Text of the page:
While we were presenting our Enterprise Resource Planning (ERP) system, the head of the department seemed uninterested in the details of the system.

This resulted in a boring meeting and lead to the rejection of the ERP system. I believe that this is because the system seems boring, even though it was the meeting which was boring and not the system.

How can I make these meetings more interesting and increase the possibility of systems I am advocating be adopted?

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    Hi Cary Bondoc. I've edited your question to better fit our format and hopefully get you better answers and upvotes. Please feel free to edit it if I have messed anything up or to improve it further. I hope to see you around :D Commented Aug 6, 2014 at 2:14

4 Answers 4


Identify a portion of the meeting for the manager and then make it shorter. Focus on what is important to the manager. Cover broad areas. Don't be technical unless the manager is technical. Avoid the details.

Schedule any other meeting for those who need more details and/or something more technical.

You're trying to sell the manager on this system. Find out why he/she needs it. If the manager wants absolutely nothing to do with any new system, you could be in trouble, but you're better off with shorter and to the point presentations instead of long and boring sessions.

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    I agree. If you are speaking to a manager, especially one that doesn't care all that much, keep your meetings with them less than 15 minutes. Hit the high points, show them charts if applicable, anything to get the info across quickly and effectfly. As @Jeff said, if you need to address technical stuff do it at another time if the manager does not need to be directly involved.
    – Jen
    Commented Aug 6, 2014 at 14:28
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    Yes, I found out that scheduling another meeting for those who are techies can be very effective. Commented Sep 18, 2014 at 8:07

The key to presenting to management is keeping it short and to the point. The topics you need to cover are cost, benefit, time to implement. Everything else are details that they probably don't really care about. Except the charts. Managers like charts.

We used to take an hour to do demos for our software. Along the way we trimmed out nearly all of the actual technical stuff, leaving just the parts showing how it's going to make their lives easier. Demos now take about 15 minutes and sales are up. Every so often we run into those highly technical people that want the details and we'll gladly dive into them.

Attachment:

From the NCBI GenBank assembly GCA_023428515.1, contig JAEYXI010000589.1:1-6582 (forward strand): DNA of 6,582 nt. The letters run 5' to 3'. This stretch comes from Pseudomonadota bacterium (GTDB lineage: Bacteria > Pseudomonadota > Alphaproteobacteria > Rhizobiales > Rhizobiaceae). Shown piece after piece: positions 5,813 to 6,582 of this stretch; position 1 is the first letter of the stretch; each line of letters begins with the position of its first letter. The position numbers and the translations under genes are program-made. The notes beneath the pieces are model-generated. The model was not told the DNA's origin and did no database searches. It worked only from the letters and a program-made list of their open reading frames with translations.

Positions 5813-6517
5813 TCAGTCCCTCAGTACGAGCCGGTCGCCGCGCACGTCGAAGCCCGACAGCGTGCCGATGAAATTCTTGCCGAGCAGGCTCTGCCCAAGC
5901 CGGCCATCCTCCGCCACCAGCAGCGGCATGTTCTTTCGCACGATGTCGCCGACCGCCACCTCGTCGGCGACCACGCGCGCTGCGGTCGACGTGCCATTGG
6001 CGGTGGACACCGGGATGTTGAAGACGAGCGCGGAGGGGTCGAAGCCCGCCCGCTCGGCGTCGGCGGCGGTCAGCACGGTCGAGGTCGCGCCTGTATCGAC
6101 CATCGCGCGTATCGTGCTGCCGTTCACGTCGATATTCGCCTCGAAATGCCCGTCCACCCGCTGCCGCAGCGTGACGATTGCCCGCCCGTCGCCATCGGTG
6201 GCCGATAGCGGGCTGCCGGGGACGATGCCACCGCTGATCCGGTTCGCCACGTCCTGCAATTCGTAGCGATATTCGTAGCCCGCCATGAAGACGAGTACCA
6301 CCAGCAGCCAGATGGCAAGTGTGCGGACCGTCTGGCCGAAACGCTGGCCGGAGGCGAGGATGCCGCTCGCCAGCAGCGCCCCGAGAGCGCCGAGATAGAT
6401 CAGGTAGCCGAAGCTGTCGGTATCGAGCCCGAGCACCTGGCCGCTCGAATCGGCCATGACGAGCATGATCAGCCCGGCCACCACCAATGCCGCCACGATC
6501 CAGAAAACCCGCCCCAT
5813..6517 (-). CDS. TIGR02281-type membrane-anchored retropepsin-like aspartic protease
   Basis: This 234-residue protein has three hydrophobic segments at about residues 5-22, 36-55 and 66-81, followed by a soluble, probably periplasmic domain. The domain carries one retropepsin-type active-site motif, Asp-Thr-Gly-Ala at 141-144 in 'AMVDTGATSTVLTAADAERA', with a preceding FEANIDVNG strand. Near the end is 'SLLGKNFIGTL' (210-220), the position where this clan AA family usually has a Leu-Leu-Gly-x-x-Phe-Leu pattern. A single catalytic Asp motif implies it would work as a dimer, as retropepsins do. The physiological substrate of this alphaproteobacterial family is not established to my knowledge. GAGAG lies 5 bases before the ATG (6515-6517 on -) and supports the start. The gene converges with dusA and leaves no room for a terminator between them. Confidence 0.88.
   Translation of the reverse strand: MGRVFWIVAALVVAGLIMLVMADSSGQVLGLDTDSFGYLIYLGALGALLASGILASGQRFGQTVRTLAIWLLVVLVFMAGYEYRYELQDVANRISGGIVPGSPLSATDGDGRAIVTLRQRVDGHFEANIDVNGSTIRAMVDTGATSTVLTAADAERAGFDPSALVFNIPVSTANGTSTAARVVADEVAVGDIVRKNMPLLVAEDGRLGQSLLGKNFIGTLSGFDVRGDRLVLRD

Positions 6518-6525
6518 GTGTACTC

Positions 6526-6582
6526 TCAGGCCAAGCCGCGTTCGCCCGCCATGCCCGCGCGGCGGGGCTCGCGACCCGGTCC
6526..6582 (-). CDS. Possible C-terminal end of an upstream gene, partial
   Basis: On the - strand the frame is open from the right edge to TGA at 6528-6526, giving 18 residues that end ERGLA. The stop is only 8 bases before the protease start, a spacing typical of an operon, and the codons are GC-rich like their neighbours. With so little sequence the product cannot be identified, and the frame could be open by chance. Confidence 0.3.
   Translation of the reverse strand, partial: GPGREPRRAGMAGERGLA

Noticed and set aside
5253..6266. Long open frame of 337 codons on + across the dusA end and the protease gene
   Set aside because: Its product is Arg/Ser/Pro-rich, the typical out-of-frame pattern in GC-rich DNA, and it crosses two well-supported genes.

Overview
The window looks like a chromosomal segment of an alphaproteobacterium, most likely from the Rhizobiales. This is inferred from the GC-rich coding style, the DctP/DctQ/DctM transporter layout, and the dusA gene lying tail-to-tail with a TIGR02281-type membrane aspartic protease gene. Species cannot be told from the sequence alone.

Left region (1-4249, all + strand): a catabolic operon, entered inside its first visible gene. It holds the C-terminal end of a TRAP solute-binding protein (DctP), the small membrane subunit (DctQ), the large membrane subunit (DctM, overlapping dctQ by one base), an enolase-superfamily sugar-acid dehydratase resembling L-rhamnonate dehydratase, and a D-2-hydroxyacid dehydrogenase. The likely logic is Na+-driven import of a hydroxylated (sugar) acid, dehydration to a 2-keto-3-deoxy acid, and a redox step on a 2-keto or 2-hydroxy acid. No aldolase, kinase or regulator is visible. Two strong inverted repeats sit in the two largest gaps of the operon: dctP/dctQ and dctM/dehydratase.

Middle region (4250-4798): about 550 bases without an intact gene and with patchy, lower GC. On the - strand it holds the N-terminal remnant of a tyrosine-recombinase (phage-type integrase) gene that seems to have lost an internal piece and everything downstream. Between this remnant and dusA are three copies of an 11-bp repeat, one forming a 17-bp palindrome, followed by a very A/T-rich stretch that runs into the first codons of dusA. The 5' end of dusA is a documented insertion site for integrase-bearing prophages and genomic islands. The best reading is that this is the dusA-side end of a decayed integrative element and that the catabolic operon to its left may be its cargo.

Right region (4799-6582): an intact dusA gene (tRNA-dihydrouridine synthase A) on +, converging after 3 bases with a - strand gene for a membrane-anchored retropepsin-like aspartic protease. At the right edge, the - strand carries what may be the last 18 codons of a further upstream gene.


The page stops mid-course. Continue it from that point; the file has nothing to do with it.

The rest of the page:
Show some nicely formatted reports with pie charts and graphs. Cover the benefit and implementation time frames. Go over how your product pays for itself in X number of months/years/whatever. Keep the presentation down to 30 minutes; 20 is better.

If a manager is disinterested, then that amount of time doesn't feel like a complete waste. If a manager is interested (s)he will likely start asking questions while forgetting about how long you guys are talking. Make sure you give concise answers.


Find out what is interesting for your manager (and the audience in general). This is most likely different from what is interesting to you. Give them real-life examples of how the system can help them in their work.

In one sentence: Focus on the benefits for them and treat it like a black box unless they ask specific questions.

  • You have a point here buddy, what do you mean by treat it like a black box? Commented Aug 9, 2014 at 4:17
  • @CaryBondoc: Do not explain how it works on the inside. Most people do not care and would feel embarrassed in a technical discussion that is over their heads. It is better to wait for your audience to start the technical discussion. Commented Aug 9, 2014 at 7:02

Make the content match the audience need

oh, and ask them what they want to see

For example, when presenting a new system to:

devs - you might go into detail on APIs, Storage, Function calls, etc.

immediate management - how the department can use the new product to do their jobs better

upper management - how the product will save cost, raise revenue, improve customer experience, etc.

One simple tactic that can help (the point about asking them what they want to see) - approach your potential audience first and have a discussion about what they want to get out of the presentation, what they want to know, what aspects to focus on.

This is collaboration instead of one-way information flow. Your management might not be used to it.

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